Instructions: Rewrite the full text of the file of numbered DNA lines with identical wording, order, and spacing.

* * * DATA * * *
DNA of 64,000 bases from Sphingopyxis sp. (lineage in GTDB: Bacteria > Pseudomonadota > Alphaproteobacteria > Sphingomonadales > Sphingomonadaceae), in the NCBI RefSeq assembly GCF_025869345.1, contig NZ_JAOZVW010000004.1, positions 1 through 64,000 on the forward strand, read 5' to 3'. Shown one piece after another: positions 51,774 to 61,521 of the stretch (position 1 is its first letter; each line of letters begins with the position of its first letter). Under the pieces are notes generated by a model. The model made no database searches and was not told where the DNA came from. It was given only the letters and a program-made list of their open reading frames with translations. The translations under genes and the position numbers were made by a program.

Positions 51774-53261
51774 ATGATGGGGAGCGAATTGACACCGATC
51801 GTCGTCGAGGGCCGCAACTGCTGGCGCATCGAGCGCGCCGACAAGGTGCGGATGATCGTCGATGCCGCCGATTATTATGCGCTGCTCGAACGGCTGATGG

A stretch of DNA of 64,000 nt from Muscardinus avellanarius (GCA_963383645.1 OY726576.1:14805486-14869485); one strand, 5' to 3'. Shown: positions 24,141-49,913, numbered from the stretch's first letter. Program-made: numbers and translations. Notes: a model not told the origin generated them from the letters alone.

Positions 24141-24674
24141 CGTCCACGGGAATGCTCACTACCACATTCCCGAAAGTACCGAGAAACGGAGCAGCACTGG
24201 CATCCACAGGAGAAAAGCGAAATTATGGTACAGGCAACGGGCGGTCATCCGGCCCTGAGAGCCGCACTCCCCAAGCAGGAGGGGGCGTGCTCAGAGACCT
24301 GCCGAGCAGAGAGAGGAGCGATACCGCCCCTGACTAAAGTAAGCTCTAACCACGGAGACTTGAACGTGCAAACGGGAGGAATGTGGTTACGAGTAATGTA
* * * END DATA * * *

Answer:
DNA of 64,000 bases from Sphingopyxis sp. (lineage in GTDB: Bacteria > Pseudomonadota > Alphaproteobacteria > Sphingomonadales > Sphingomonadaceae), in the NCBI RefSeq assembly GCF_025869345.1, contig NZ_JAOZVW010000004.1, positions 1 through 64,000 on the forward strand, read 5' to 3'. Shown one piece after another: positions 51,774 to 61,521 of the stretch (position 1 is its first letter; each line of letters begins with the position of its first letter). Under the pieces are notes generated by a model. The model made no database searches and was not told where the DNA came from. It was given only the letters and a program-made list of their open reading frames with translations. The translations under genes and the position numbers were made by a program.

Positions 51774-53261
51774 ATGATGGGGAGCGAATTGACACCGATC
51801 GTCGTCGAGGGCCGCAACTGCTGGCGCATCGAGCGCGCCGACAAGGTGCGGATGATCGTCGATGCCGCCGATTATTATGCGCTGCTCGAACGGCTGATGG

A stretch of DNA of 64,000 nt from Muscardinus avellanarius (GCA_963383645.1 OY726576.1:14805486-14869485); one strand, 5' to 3'. Shown: positions 24,141-49,913, numbered from the stretch's first letter. Program-made: numbers and translations. Notes: a model not told the origin generated them from the letters alone.

Positions 24141-24674
24141 CGTCCACGGGAATGCTCACTACCACATTCCCGAAAGTACCGAGAAACGGAGCAGCACTGG
24201 CATCCACAGGAGAAAAGCGAAATTATGGTACAGGCAACGGGCGGTCATCCGGCCCTGAGAGCCGCACTCCCCAAGCAGGAGGGGGCGTGCTCAGAGACCT
24301 GCCGAGCAGAGAGAGGAGCGATACCGCCCCTGACTAAAGTAAGCTCTAACCACGGAGACTTGAACGTGCAAACGGGAGGAATGTGGTTACGAGTAATGTA